CONAHEC News and Information

Tuesday, Jul. 14, 2020

Some colleges and universities are adjusting how they will be teaching students in the fall offering most of their classes online, but the financial cost of higher learning is expected to remain the same as those institutions charge full price.

Those colleges making the change to an online environment include Harvard University, the 23 campuses of California State University, and Hampton University.

Tuesday, Jul. 14, 2020

 

Immigration and Customs Enforcement officials said Monday that international students who are taking classes entirely online this fall will not be allowed to enter the United States or must leave if they're already in the country.

The agency said affected students on F-1 and M-1 visas in the US could transfer to a school offering in-person classes to maintain their legal status. Otherwise, they risk being put in deportation proceedings.

Tuesday, Jul. 14, 2020

College students across the country have been warned that campus life will look drastically different in the fall, with temperature checks at academic buildings, masks in half-empty lecture halls and maybe no football games.

What they might not expect: a lack of professors in the classroom.

Thousands of instructors at American colleges and universities have told administrators in recent days that they are unwilling to resume in-person classes because of the pandemic.

Tuesday, Jul. 14, 2020

I’m fortunate. This slowdown is giving me time with my grandchildren who are with me, and to think about what has mattered most in my life, what has given me the greatest joy and satisfaction, and where I hope the world may go after I’m gone.

As an older male, I’m in the population facing the highest risk from COVID-19, but my reflections on this pandemic go beyond my own life and death. Difficult as it is now, this pandemic will subside and we’ll be able to think about how to move forward.

Tuesday, Jul. 14, 2020

As negotiators shook hands on the revised North American free trade agreement, they couldn't have foreseen the fundamental upheaval their countries would soon be facing thanks to the COVID-19 pandemic.

If the Trudeau government is looking to celebrate something this Canada Day, it may be the relative security of the status quo that was more or less preserved in the talks.

"Bullet dodged" — that's how Brett House, Scotiabank's deputy chief economist, summed things up for CBC News last weekend.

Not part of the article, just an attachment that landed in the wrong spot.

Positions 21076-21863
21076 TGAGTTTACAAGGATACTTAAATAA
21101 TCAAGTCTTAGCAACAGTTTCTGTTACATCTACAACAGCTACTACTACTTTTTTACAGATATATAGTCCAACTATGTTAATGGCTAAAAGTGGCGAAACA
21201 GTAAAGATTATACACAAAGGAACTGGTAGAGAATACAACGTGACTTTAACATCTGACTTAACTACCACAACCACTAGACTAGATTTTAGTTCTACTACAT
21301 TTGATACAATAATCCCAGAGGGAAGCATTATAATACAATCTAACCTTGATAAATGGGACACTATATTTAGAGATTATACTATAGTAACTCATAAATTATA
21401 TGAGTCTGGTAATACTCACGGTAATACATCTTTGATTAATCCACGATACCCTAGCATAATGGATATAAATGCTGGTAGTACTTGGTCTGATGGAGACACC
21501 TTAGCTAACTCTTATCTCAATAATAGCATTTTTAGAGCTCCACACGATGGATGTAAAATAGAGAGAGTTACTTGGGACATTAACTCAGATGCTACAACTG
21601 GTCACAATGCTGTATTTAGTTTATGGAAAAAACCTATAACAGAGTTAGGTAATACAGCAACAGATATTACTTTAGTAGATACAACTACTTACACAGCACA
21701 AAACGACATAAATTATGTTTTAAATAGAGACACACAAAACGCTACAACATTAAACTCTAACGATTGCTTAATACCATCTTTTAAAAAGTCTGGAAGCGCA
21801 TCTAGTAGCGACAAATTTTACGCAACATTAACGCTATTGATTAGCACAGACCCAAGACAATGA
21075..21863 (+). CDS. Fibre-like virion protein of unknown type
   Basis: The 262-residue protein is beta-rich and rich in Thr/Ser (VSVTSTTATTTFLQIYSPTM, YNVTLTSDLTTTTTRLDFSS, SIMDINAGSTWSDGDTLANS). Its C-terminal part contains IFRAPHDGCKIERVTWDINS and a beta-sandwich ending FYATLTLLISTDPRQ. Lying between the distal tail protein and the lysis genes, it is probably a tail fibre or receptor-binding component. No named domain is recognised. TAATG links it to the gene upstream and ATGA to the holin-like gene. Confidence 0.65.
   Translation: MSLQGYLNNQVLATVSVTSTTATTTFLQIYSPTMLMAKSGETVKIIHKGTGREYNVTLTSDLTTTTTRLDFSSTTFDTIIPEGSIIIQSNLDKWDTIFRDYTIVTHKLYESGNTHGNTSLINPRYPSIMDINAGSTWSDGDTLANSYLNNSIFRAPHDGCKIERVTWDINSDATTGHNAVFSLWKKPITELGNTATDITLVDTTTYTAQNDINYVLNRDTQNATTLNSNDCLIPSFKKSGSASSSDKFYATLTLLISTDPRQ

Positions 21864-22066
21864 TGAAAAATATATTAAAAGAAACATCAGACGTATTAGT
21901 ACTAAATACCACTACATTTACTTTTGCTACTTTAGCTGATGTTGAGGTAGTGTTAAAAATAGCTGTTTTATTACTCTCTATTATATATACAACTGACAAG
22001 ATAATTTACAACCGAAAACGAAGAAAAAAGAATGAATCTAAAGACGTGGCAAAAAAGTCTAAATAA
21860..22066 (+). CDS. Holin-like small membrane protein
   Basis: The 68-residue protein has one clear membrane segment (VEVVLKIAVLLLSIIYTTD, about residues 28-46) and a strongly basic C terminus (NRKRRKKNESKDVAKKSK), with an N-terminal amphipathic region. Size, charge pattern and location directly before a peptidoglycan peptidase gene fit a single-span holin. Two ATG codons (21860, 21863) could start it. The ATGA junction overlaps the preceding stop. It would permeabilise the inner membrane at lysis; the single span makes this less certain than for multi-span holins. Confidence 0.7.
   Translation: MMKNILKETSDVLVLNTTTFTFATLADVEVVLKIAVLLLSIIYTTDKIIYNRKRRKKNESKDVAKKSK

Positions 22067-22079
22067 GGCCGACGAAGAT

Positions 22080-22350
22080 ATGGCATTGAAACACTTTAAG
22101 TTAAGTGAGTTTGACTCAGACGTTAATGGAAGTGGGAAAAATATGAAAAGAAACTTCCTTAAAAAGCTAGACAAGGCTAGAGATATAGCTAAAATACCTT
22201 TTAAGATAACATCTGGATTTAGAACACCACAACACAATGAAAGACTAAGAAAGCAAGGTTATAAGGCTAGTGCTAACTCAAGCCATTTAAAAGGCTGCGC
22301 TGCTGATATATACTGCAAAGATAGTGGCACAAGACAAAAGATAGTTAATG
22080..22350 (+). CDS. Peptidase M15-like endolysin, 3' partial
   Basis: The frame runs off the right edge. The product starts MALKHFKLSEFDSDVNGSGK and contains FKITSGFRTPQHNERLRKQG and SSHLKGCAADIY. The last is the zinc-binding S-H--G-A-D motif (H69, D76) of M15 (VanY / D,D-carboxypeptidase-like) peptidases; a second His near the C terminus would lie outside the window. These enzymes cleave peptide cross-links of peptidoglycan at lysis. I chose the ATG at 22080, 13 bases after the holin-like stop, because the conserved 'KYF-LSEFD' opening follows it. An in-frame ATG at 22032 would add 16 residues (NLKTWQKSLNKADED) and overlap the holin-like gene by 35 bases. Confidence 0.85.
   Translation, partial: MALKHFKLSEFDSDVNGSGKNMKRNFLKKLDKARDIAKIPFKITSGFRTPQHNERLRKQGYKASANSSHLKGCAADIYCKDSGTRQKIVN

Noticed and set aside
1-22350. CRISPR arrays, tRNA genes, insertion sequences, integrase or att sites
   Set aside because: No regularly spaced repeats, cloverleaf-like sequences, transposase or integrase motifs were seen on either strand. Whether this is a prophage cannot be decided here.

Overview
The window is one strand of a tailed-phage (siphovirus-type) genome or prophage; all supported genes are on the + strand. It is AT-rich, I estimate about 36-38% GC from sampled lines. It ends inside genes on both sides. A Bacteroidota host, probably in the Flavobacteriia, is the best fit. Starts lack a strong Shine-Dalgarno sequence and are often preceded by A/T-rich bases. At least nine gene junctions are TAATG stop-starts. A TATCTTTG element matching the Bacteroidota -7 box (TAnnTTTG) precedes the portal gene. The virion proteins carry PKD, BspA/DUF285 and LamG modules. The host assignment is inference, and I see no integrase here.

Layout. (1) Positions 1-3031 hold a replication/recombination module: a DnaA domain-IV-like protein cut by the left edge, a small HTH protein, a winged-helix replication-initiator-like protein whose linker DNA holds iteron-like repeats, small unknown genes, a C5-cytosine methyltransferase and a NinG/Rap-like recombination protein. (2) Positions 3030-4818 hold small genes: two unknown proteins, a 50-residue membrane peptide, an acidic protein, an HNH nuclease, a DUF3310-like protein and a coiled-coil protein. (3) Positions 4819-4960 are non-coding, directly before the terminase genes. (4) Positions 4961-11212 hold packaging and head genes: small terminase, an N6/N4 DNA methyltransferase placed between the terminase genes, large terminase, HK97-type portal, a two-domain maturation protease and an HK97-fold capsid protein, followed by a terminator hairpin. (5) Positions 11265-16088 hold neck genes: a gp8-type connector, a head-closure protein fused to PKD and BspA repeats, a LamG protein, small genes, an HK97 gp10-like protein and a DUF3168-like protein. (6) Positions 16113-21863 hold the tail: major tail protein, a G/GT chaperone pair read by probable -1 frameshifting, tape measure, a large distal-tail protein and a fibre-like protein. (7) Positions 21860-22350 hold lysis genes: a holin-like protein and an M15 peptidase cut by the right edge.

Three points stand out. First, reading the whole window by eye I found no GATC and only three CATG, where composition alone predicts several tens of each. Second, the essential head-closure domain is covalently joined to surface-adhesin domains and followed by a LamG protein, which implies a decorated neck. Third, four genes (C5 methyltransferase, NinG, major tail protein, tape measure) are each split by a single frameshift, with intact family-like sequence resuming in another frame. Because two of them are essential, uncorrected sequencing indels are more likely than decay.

Monday, Jul. 13, 2020

Colleges say campuses can reopen safely. Students and faculty aren’t convinced.

Campuses plan to open with widespread testing, socially distanced classrooms, and mandated masks, but will that be enough to curb an outbreak?

Monday, Jul. 13, 2020

Jenny Root is used to receiving emails about the coronavirus from Florida State University: They come every few days, updating employees on the latest travel advice and estimates for when campus might reopen.

When the Friday afternoon email arrived, Root, who has a 7-month-old daughter, was pumping. Phone in one hand, she scrolled until an unfamiliar subhead caught her attention: “Remote Work Update.”

Monday, Jul. 13, 2020

International students won an unexpected reprieve as the Trump administration backed off plans to curtail optional practical training, the popular work program for international graduates, in the wake of a lobbying effort by colleges, employers, and even some Republican members of Congress.

Monday, Jul. 13, 2020

The 2019 Novel Coronavirus (COVID-19) has significantly disrupted Americans’ livelihoods.  Since March 2020, United States businesses and their workers have faced extensive disruptions while undertaking certain public health measures necessary to flatten the curve of COVID-19 and reduce the spread of SARS-CoV-2, the virus that causes COVID-19.  The overall unemployment rate in the United States nearly quadrupled between February and May of 2020 — producing some of the most extreme unemployment ever recorded by the Bureau of Labor Statistics.

Monday, Jul. 13, 2020

At least 60 colleges and universities across the country, and perhaps as many as 100 or more, are now being sued by students who believe they were short-changed when their in-person college experience was replaced by an online one as schools shut down campuses this spring due to the coronavirus pandemic. The students are demanding a refund on tuition and fees equal to the difference between what they paid for in advance and the instruction and educational services they actually received.

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